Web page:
The standard kit that Sebastien is bringing this summer is a tribute to modern technology. Virtually every hole has been drilled at the factory. Alignment of the parts is a no-brainer now, and the plans are CAD drawn, richly illustrated, and broken down into step-by-step procedures, which is typical of most modern aircraft kits. It should go together much faster than it did nearly four decades ago, but since the emphasis this time around is to introduce people to homebuilding, that is, people with no experience, skills, or background, it may wind up taking almost as much time.
Chris set up an eight-day schedule, working from 8:00 a.m. to 6:00 p.m. Jack Cox, who was editor of Sport Aviation magazine at the time, watched Chris unload his truck and wondered, as did many others, if the idea was realistic. “When I went by a couple days later, I was stunned by what had been accomplished,” he wrote in October of 1976. “The Zenith goes together very rapidly—at least when you have all the necessary tools and materials, and know what you are doing.” Jack was also impressed with the sense of calm that pervaded the tent: “No one was running wildly about screaming instructions or furiously hacking away at a hunk of aluminum. Everyone from pipe smoking Chris down to the kid deburring rivet holes seemed to know what they were doing and simply did what was necessary with a minimum of fuss and bother.”
Chris Heintz recruited about 70 volunteers to work on the project in 1976. This year’s goal is 700 helpers.
The calm was due in large measure to the knowledge Chris had of his own design. An aeronautical engineer, Chris had worked for some large manufacturers before launching his own kitplane company, Zenair Ltd., 40 years ago this spring. Before he retired, Chris designed, built, and flew a total of 12 aircraft. His son, Matthew, continues to run Zenair in Canada, while his other son, Sebastien, runs Zenith Aircraft in Mexico, Missouri, where he produces kits for four of Chris’ most popular designs.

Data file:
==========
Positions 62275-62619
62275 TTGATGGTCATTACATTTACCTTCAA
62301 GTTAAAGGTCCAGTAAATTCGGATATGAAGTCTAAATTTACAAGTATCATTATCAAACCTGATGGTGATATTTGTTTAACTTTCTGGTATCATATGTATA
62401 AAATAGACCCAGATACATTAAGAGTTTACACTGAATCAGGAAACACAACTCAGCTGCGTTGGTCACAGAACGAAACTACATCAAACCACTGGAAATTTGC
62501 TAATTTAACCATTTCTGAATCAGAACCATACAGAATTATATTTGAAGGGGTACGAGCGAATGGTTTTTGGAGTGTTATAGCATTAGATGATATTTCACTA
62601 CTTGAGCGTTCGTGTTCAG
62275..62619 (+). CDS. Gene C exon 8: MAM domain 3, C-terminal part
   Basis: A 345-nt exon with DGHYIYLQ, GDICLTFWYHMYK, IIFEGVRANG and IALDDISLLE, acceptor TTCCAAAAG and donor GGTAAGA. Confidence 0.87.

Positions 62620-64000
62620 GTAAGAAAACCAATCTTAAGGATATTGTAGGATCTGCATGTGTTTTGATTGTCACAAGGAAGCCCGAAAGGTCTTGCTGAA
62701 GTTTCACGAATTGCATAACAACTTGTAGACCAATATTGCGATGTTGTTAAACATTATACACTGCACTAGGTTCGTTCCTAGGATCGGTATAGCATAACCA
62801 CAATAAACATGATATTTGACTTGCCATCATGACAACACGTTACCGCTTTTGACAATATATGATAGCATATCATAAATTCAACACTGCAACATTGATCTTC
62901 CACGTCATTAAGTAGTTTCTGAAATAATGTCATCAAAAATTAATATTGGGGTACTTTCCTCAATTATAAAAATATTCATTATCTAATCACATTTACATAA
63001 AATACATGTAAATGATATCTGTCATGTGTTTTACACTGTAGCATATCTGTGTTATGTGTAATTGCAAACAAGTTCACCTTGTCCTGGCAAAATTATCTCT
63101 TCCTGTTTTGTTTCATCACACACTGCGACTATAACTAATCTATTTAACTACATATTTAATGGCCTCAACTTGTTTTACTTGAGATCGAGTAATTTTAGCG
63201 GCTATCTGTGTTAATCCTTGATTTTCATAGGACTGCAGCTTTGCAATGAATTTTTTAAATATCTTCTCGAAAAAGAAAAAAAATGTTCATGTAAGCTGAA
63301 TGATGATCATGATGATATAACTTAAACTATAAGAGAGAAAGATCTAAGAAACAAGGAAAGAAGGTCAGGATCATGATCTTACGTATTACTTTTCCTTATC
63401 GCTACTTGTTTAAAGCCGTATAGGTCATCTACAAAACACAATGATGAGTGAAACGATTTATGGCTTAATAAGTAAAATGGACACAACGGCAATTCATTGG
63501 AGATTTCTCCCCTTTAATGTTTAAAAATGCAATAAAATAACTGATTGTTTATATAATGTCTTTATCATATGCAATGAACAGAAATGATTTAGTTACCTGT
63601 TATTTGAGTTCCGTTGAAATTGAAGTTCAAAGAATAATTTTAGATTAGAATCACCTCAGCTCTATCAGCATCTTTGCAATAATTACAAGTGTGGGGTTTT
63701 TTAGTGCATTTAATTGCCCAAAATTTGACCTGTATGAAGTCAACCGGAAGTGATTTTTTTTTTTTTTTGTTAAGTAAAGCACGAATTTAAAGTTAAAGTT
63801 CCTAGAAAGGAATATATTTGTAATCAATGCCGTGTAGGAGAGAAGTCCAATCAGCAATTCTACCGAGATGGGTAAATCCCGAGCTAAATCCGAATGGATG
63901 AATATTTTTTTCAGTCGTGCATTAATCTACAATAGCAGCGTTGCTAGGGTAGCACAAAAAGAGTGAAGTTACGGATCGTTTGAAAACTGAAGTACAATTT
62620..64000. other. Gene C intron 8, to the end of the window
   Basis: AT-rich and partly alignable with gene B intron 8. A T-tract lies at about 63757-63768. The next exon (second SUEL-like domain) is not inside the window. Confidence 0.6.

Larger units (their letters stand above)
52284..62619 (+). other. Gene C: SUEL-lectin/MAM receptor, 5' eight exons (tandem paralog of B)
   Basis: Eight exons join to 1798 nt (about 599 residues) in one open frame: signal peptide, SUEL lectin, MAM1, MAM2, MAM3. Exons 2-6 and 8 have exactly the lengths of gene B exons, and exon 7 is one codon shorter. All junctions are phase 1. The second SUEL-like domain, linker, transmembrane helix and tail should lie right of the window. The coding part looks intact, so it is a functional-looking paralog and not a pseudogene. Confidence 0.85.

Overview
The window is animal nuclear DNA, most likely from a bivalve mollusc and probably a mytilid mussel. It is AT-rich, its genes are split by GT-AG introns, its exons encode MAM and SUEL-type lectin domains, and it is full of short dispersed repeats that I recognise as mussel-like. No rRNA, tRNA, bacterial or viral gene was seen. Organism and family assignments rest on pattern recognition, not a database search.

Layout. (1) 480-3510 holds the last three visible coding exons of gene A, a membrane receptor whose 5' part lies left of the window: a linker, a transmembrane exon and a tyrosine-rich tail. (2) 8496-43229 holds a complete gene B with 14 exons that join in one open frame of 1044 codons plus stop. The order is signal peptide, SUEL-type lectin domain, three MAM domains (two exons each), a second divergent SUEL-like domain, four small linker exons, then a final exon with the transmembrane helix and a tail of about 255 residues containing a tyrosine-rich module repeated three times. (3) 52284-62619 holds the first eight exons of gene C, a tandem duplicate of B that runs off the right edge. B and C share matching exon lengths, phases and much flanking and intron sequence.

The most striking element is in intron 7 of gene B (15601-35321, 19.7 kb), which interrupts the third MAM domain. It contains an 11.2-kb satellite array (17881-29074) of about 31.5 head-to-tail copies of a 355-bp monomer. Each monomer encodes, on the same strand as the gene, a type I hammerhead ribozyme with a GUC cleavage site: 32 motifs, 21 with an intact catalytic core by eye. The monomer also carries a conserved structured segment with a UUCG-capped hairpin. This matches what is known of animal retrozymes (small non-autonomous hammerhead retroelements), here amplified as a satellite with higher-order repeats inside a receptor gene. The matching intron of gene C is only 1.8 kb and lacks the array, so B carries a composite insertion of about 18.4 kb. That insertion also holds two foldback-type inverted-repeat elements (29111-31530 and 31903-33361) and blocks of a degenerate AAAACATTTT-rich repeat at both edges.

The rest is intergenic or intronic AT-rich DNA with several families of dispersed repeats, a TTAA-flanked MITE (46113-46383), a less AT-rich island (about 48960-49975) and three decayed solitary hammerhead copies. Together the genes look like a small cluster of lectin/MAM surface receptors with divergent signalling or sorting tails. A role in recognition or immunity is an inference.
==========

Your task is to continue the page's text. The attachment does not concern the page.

Sebastien expects to maintain the sense of calm this summer. “We’ve put a lot of thought into the choreography,” he said. “In a way it will be like conducting a Mozart symphony. If we keep it moving, it will have a musical quality and everyone should find it very enjoyable.”
EAA will be running updates on the project in AirVenture Today, the convention’s newspaper, and supplementing those reports with regular interviews that will appear on the Jumbotron. It’s sure to be a popular, working exhibit at AirVenture and likely will give us cause to reflect on Jack Cox’s conclusions nearly four decades ago when he wrote: “To simply have seen the whole process from start to finish is something not many people have had the opportunity to do. All were aware, of course, that accomplishing that much work themselves would be a matter of months and years rather than days, but they had vicariously experienced the whole run of the thing, had had the natural dread of the unknown stripped away. As a result, I believe all designers, and the homebuilt movement in general, benefited from the Zenith workshop effort.”
Chris Heintz and the original One Week Wonder, a CH 200 that was built in 1976 by Oshkosh volunteers.
This time around EAA and Zenith are getting some greatly appreciated help from Aircraft Spruce & Specialty, Rotax Engines, and Dynon Avionics.
For more information about the One Week Wonder, visit the EAA AirVenture web site or the Zenith web site.
Photos: Courtesy EAA, Zenith Aircraft Company